Their lake became a familiar friend, and its trout worthy adversaries, as time flowed by. Eruptions of midges after ice-out, mayflies flitting in June’s solstice dusk, and late summer ant falls marked the days as season after season slipped past. Late one Sunday afternoon (so no one would be around to see he was fishing), Quill Gordon cast a #14 red Humpy near the base of an ancient bank-side hemlock for what must have been the 1,000th time and, for the 999th, it was taken by a trout.

Quoting Theodore Castwell, he said, “Hell.”

A leech pattern over a big rock pile brought much the same response, as did a tiny little Pheasant Tail nymph into the skeleton of a downed birch. Fishing the same tussock over and over again was in danger of losing its luster.

But no one ever questioned Theodore Castwell’s worthiness to wield a fly rod and Quill’s dream took a turn toward the surreal when someone wondered aloud if he deserved to be fishing. He dreamed he was so upset that he called his mother and she was devastated by what he told her. She thought he’d been playing piano in a Montreal whorehouse and the fact he was involved with fly fishers nearly broke her little heart.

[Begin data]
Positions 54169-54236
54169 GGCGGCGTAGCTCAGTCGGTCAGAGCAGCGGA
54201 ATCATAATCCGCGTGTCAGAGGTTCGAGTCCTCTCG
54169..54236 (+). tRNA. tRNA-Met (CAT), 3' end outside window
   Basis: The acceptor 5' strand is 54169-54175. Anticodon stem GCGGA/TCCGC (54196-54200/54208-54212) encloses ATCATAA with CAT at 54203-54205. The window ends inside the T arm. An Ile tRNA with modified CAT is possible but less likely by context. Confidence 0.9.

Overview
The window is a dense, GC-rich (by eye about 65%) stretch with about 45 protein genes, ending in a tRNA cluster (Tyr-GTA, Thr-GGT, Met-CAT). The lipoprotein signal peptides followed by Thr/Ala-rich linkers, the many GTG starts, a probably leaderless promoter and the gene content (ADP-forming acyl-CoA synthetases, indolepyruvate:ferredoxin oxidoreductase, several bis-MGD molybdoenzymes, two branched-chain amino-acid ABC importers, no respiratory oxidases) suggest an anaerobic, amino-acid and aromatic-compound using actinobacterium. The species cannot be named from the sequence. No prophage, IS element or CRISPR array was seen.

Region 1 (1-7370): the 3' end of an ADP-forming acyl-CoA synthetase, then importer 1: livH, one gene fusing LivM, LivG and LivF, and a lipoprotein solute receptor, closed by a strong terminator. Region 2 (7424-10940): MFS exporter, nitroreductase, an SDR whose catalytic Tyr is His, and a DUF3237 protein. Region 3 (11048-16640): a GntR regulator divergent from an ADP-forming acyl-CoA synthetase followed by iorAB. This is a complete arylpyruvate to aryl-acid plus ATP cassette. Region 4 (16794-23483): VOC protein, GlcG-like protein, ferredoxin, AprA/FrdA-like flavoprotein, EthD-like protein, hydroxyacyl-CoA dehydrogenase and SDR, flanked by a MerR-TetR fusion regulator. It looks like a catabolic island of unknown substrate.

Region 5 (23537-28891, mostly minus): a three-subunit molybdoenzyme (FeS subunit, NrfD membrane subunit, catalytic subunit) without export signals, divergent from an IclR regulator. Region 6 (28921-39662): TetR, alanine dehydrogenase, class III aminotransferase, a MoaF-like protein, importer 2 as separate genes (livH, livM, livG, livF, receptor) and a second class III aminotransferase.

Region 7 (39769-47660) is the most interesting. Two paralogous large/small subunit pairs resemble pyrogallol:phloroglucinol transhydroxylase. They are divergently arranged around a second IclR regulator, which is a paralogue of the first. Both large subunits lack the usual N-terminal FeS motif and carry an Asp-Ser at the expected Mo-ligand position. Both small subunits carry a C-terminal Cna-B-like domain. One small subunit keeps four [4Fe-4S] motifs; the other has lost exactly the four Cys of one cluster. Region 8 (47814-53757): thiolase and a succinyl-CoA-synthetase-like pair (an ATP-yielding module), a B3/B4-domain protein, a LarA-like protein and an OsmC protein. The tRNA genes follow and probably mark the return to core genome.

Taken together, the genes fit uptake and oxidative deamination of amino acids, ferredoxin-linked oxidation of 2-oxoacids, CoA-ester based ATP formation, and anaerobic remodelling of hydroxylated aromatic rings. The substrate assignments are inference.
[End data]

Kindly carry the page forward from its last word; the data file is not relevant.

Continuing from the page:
Quill dreamed he took solace in activities like cleaning bacon grease from septic filters and seeing to fishing camp things like lemon zesters and melon ballers — he even learned to tell the difference between a glass for red wine and one for white — but, somewhere along the line, someone called “bullshit”, someone else called it right back, and then things got really weird. The dream acquired a soundtrack and Clint Eastwood started singing. That was followed by fat Elvis and eastern Europeans with outrageous pompadours doing Led Zeppelin.  Then, with Harpo swinging from a light fixture, Groucho Marx sang on a circus train, so Quill cut the grassSalvador Dali and a giant singing clown appeared and, after that, all he remembered was some guy named Natty Bumppo and swarms of baby spiders before waking up.

It was one hell of a dream.

Or was it?